People are always talking about changes in our society, but my family faced subtle social ostracism all through the time I was growing up. Since Mother was a widow, she was shunned from participating in any auspicious rituals, events or functions. I still remember those days when she would stand far away from the hub of any auspicious event, and we would be standing right behind her, seething with rage. Her silent glances told us that what is unjust and inhuman should be fought against, and so my sister and I resolved that for all the auspicious occasions to come in our lives, it would be our mother who would perform the rites and rituals. On my wedding day, I ensured that my mother performed all the rituals she was supposed to refrain from, despite a background of snide remarks and comments.

In great financial difficulty, she educated us when everyone from her family was discouraging her from doing so. Everyone was trying hard to plant the idea in her head that if she educated her daughters, they would ultimately contribute to their husbands' homes, and she would not receive any support. She knew I wanted to become a chartered accountant, and funding my education at the time wasn't easy -- my grandmother's health continued to deteriorate, and my sister had just started college herself -- but Mother still encouraged me to go ahead with my CA, and approached several people to get me into a firm so I could complete my apprenticeship.

She continued to motivate me to complete my CA, despite my failure more than once, and when I finally passed, it was through my mother's contacts that  I got a job in the field of software consultancy. Today, I am married with three professional qualifications, and in a foreign country doing what I like best. My sister too completed her post-graduation, and got into the same organisation -- she is a successful career woman in her own right. As for Mom, she is still working at the age of 57, as a personal assistant in a multinational corporation.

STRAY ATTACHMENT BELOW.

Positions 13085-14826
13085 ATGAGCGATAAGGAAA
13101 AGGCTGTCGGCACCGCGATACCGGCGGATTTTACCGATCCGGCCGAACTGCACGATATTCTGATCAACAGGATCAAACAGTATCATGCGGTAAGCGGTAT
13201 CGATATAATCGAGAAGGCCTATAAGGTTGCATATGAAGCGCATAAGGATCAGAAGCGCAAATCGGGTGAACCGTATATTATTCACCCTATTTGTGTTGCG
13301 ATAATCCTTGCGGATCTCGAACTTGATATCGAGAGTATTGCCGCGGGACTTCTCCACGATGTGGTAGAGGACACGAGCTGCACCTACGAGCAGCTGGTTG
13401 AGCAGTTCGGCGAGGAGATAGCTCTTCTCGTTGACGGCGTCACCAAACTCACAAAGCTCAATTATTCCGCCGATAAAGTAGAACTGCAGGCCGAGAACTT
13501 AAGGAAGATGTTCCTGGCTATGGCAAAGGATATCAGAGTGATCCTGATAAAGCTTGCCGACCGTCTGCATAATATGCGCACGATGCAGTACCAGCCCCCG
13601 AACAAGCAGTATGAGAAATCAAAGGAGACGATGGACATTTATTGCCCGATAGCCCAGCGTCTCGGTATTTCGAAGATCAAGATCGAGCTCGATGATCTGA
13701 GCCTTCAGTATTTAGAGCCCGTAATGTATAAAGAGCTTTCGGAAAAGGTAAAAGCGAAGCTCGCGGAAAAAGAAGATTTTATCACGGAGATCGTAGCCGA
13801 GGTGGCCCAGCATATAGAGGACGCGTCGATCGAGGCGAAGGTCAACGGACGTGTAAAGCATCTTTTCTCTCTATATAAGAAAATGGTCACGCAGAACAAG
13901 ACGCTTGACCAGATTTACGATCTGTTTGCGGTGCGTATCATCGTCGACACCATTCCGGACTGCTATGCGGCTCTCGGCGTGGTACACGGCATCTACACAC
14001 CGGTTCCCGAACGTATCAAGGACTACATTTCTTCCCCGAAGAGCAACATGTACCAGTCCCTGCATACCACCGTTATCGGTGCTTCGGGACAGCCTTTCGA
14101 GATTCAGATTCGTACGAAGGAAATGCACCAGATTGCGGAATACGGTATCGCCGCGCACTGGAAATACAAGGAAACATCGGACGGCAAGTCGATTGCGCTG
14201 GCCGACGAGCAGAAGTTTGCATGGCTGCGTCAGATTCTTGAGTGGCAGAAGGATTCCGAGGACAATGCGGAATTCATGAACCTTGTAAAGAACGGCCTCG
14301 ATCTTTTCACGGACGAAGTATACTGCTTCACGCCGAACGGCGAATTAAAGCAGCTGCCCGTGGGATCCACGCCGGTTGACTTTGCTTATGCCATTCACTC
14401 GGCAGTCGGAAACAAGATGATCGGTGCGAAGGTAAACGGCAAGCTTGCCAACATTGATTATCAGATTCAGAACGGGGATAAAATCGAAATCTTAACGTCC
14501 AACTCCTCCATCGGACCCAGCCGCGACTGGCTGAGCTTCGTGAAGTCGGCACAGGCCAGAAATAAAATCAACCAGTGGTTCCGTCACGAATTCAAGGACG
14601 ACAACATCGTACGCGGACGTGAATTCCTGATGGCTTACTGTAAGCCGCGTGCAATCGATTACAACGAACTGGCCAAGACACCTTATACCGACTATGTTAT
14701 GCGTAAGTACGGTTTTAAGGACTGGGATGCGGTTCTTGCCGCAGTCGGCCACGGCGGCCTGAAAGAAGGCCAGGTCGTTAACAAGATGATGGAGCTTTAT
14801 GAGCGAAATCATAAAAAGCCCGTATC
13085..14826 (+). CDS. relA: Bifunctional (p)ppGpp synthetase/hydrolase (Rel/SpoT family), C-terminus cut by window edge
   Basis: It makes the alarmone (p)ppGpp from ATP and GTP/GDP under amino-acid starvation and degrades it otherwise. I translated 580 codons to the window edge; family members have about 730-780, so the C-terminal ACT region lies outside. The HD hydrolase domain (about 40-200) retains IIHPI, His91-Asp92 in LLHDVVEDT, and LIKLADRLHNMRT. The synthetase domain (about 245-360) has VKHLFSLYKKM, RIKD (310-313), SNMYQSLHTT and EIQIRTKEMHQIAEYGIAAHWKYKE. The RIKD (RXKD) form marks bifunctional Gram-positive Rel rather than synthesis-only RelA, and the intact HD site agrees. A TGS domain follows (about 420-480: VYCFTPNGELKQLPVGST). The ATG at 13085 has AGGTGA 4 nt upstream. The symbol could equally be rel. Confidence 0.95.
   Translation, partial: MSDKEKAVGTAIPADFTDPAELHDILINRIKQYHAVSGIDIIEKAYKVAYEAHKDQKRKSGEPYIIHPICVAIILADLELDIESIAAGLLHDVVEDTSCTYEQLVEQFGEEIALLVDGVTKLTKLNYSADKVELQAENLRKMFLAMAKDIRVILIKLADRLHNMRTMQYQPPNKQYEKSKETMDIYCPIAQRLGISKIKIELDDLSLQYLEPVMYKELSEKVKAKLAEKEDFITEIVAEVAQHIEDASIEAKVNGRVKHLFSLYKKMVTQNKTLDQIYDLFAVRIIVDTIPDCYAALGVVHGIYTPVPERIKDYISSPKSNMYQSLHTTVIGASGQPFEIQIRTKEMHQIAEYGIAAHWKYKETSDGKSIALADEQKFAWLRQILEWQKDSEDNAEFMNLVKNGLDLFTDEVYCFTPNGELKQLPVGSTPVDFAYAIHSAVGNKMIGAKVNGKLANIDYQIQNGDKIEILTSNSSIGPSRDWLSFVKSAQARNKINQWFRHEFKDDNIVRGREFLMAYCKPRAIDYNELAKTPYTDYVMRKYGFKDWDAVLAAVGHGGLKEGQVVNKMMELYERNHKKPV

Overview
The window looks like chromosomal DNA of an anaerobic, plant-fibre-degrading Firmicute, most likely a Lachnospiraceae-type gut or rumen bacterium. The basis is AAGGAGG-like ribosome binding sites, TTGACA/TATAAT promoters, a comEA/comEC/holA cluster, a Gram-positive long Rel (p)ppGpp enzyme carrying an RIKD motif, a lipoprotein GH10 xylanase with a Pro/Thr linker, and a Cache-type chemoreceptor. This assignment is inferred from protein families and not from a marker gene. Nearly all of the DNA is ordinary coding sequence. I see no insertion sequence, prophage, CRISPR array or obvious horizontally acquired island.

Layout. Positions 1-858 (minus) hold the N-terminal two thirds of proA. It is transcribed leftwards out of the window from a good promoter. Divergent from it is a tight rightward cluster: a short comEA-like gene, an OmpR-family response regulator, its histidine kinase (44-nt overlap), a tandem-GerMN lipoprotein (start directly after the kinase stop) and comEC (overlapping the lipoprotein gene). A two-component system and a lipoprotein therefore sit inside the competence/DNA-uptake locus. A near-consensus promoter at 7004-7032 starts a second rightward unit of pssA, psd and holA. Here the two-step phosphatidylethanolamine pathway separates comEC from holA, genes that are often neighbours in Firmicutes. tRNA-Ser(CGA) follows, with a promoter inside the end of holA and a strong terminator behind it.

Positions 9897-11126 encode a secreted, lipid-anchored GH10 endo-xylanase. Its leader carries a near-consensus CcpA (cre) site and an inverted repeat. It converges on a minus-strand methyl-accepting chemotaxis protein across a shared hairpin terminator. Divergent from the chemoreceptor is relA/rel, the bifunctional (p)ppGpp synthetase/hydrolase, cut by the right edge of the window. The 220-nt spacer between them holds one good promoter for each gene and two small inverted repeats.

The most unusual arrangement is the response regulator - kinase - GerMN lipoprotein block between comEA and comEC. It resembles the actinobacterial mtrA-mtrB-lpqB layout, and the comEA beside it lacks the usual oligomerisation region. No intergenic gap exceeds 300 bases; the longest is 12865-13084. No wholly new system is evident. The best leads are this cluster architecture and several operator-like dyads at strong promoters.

My mother molded our lives, and made us what we are today. She was a motivating and guiding force. We rose from nothing in life, and it is only because of my mother's desire to see us succeed in whatever endeavours we took up, that we did. She has taught us that manipulation and scheming gets one nowhere. It is hard work, honesty and sincerity that see us through in the long run; she has taught us to be honest with ourselves and others in everything we do, whether at work or in a relationship. 

We were always taught to walk the righteous path, though it may be strewn with thorns and setbacks, as success achieved the righteous way alone, is sweet and long-lasting. She always told us that it does not matter whether or not one earns a lot of money, but it is very important that one remain a good, understanding human being who reaches out to others.

My mother literally shaped our future -- she was the potter who molded the clay of her children's character. After God, it is my mom that my sister and I worship.

Do you have a story to tell about how one of your parents established a successful career for themselves? We invite our readers to share their parents' career stories with us, so youngsters may draw inspiration from them.

Mail your entries to us at, along with your parent's full name, his/ her age, area of work, contact details, and a scanned photograph of him/ her. We will feature the best stories on!